June 27th, 2008
09:33 PM ET
6 years ago

McCain calls Carter a 'lousy president'

McCain delivered a tough assessment of Carter.
McCain delivered a tough assessment of Carter.

(CNN) - John McCain directed his trademark straight talk toward a former president, flatly calling Jimmy Carter a "lousy" commander in chief.

The Arizona senator has long attempted to portray Barack Obama's policies as in the mold of Carter's, though the Republican has previously held back criticizing Carter so directly.

But in an interview with the Las Vegas Sun published Friday, McCain was decidedly more blunt than he has been in the past. McCain, who is a proponent of nuclear reprocessing, was asked why he thought Carter was against the process when he was president.

"Yes, because Carter was a lousy president," McCain quipped. "This is the same guy who kissed Brezhnev."

McCain's comments are in reference to the now famous moment when Carter and then Soviet Union leader Leonid Brezhnev kissed after signing the SALT II treaty in 1979. Both the agreement and the kiss were widely panned by Republicans.

Carter himself largely stayed on the sidelines during the prolonged Democratic primary race, refusing to publicly back a candidate. Though he had long dropped several hints that he was a supporter of Barack Obama and he formally endorsed the Illinois senator shortly after he tied up the nomination.

Watch: Jimmy Carter sounds off


Filed under: John McCain
June 27th, 2008
09:00 PM ET
6 years ago

CNN=Politics Daily

CNN=Politics Daily is The Best Political Podcast from The Best Political Team.
CNN=Politics Daily is The Best Political Podcast from The Best Political Team.

(CNN) - After much anticipation, the big day has finally arrived.

In the latest episode of CNN=Politics Daily, Senior Political Correspondent Candy Crowley reports on the unity event that Sens. Barack Obama and Hillary Clinton held in aptly named Unity, New Hampshire.

While Obama and Clinton are working hard to build unity within the Democratic Party, Sen. John McCain is hoping for disunity within the Dems' ranks. Dana Bash reports on what McCain is doing to try to win over voters who supported Clinton in the primaries.

With new pollls out, CNN has updated its Electoral Map. Senior Political Analyst Bill Schneider breaks it all down for you.

Despite the Obama-Clinton campaign appearance, not everyone is on board the unity bandwagon. Internet Reporter Abbi Tatton highlights the Web sites of several groups of Clinton supporters who are not backing Obama.

Finally, it's Friday. That means it's time for Trail Mix, a look at some of the most memorable moments on the campaign trail this week courtesy of CNN's Jennifer Mikell.

Click here to subscribe to CNN=Politics Daily.

June 27th, 2008
07:45 PM ET
6 years ago

Clinton diehards organize online

,
CNN

Watch Abbi Tatton's report about the online anti-Obama movement of Clinton supporters.

(CNN) - Sen. Hillary Clinton is working hard to ensure that her supporters are backing Sen. Barack Obama, the Democrats' presumptive presidential nominee.

But many Clinton diehards are doing the opposite online. A group of her supporters with Web sites attacking Obama and the Democratic Party are rallying together to make sure Obama does not get elected in November.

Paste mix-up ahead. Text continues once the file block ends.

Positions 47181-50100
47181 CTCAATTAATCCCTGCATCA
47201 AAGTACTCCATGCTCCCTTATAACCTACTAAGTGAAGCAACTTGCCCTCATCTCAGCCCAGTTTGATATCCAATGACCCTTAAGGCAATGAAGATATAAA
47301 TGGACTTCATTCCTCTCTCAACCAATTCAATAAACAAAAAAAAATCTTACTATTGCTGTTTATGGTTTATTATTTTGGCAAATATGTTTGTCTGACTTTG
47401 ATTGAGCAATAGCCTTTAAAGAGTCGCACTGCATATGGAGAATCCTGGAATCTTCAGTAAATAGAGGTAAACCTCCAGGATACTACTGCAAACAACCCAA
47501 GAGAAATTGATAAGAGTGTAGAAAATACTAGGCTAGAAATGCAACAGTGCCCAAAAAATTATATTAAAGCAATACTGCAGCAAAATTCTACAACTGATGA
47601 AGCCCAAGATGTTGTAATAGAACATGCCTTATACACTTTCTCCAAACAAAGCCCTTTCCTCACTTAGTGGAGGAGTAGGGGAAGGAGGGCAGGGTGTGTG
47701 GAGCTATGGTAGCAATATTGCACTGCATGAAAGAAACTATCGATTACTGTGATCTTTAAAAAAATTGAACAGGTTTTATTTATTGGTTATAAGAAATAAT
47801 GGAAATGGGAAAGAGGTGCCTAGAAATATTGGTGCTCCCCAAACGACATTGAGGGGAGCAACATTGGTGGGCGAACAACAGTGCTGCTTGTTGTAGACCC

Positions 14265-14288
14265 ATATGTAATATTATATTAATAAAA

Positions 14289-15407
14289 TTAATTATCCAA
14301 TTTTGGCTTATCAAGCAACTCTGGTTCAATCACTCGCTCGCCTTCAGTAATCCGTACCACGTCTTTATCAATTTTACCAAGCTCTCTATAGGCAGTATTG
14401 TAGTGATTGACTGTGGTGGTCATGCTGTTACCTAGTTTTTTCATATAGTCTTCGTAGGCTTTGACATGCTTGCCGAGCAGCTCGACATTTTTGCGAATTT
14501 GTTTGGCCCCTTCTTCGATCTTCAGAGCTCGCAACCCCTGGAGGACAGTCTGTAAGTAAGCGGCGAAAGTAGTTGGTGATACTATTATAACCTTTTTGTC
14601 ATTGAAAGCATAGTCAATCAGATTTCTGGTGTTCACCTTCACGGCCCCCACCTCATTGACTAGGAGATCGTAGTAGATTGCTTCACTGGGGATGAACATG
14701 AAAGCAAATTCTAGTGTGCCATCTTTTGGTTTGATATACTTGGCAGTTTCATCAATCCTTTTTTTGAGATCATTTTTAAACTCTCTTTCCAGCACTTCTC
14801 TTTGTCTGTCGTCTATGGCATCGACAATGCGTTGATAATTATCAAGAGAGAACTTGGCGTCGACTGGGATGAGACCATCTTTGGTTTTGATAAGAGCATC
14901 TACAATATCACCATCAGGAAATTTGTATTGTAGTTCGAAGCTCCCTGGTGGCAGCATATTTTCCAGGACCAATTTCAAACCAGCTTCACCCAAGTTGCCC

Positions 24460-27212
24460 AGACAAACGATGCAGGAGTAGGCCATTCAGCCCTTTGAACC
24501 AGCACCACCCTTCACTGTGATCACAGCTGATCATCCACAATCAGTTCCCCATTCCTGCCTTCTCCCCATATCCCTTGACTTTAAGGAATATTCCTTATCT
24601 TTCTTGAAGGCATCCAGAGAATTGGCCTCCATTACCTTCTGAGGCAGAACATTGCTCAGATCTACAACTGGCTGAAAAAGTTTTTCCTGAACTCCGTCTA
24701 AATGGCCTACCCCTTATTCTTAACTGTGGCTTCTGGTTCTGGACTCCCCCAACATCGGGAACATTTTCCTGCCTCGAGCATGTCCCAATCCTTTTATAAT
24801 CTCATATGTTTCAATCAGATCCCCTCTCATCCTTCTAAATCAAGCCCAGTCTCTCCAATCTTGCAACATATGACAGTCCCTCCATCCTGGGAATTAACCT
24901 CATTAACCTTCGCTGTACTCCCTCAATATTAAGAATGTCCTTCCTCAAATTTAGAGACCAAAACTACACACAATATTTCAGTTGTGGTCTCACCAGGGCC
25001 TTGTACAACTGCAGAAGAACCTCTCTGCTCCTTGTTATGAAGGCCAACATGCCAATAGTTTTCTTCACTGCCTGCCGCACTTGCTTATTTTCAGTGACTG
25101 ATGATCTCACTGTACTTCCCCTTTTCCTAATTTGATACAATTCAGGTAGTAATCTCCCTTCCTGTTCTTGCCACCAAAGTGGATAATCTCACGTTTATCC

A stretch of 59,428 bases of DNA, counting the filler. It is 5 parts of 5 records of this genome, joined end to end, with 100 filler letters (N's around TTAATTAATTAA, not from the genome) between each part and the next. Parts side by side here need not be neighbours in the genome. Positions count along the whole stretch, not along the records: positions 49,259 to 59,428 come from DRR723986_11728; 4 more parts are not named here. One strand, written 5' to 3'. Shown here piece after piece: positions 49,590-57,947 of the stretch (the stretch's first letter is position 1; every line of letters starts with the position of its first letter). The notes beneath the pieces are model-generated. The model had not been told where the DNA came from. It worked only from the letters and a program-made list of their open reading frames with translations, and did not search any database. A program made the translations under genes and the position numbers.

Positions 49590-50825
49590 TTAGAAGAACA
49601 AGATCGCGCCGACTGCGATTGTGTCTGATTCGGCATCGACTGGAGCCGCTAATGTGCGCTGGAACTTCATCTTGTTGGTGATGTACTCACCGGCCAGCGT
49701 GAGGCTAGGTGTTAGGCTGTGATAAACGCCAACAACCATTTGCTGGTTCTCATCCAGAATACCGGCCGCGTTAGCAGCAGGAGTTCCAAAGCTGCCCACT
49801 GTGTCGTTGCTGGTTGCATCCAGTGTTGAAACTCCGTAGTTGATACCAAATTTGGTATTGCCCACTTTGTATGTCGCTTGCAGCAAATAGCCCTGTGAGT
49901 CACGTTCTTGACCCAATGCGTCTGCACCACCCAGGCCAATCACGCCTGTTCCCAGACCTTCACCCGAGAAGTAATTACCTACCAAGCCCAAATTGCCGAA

June 27th, 2008
04:22 PM ET
6 years ago

Polls: Obama up by 5

Obama is up 5 points in the latest CNN poll of polls.
Obama is up 5 points in the latest CNN poll of polls.

(CNN) - Barack Obama holds a 5-point lead over John McCain in the latest CNN "Poll of Polls" - a slight decrease for the Illinois senator from previous CNN polls of polls released earlier this week.

In an average of three recently released national surveys, Obama stands at 45 percent among registered voters while McCain is at 40 percent. Fifteen percent remain unsure about who they will support in November.

In a CNN poll of polls released Thursday, Obama held a 7-point lead over McCain, and the presumptive Democratic presidential was 8 points over McCain in a poll of polls released Tuesday.

But CNN's Senior Political Researcher Alan Silverleib notes McCain's support has consistently hovered around 40 percent.

“While Obama’s lead in our average has fluctuated by a point or two over the last week, McCain has been stuck at 40 percent,” he said. “Heading into the July 4 holiday, McCain is clearly trailing. He has his work cut out for him in terms of changing voters’ perceptions of his candidacy.”

The latest CNN poll of polls included national surveys from Time Magazine, LA Times/Bloomberg, and Gallup.


Filed under: Candidate Barack Obama • John McCain
June 27th, 2008
03:34 PM ET
6 years ago

McCain pushes free trade at Ohio auto plant

McCain campaigned in Ohio Friday.
McCain campaigned in Ohio Friday.

LORDSTOWN, Ohio (CNN) - John McCain took his free trade message into somewhat hostile territory Friday, telling a group of Ohio automobile workers that free trade is “in the best interests of the United States of America from a macro sense and in the long term.”

“I understand the pain” of families affected by manufacturing job losses, McCain said, but he added that many “labor intensive jobs” were not coming back to America.

Instead, he said his job re-training proposals coupled with an “emphasis on new technology” in the automotive sector would boost employment.

McCain, battling a slight cold, was responding to an employee at the Lordstown General Motors plant who asked him what he would to make trade agreements “a little bit more fair.”

The presumptive GOP nominee said he does not believe “that every trade agreement is totally fair” and promised to “do everything in my power to make sure that trade practices practiced by our trading partners are fair and equitable.”

FULL POST


Filed under: John McCain • Ohio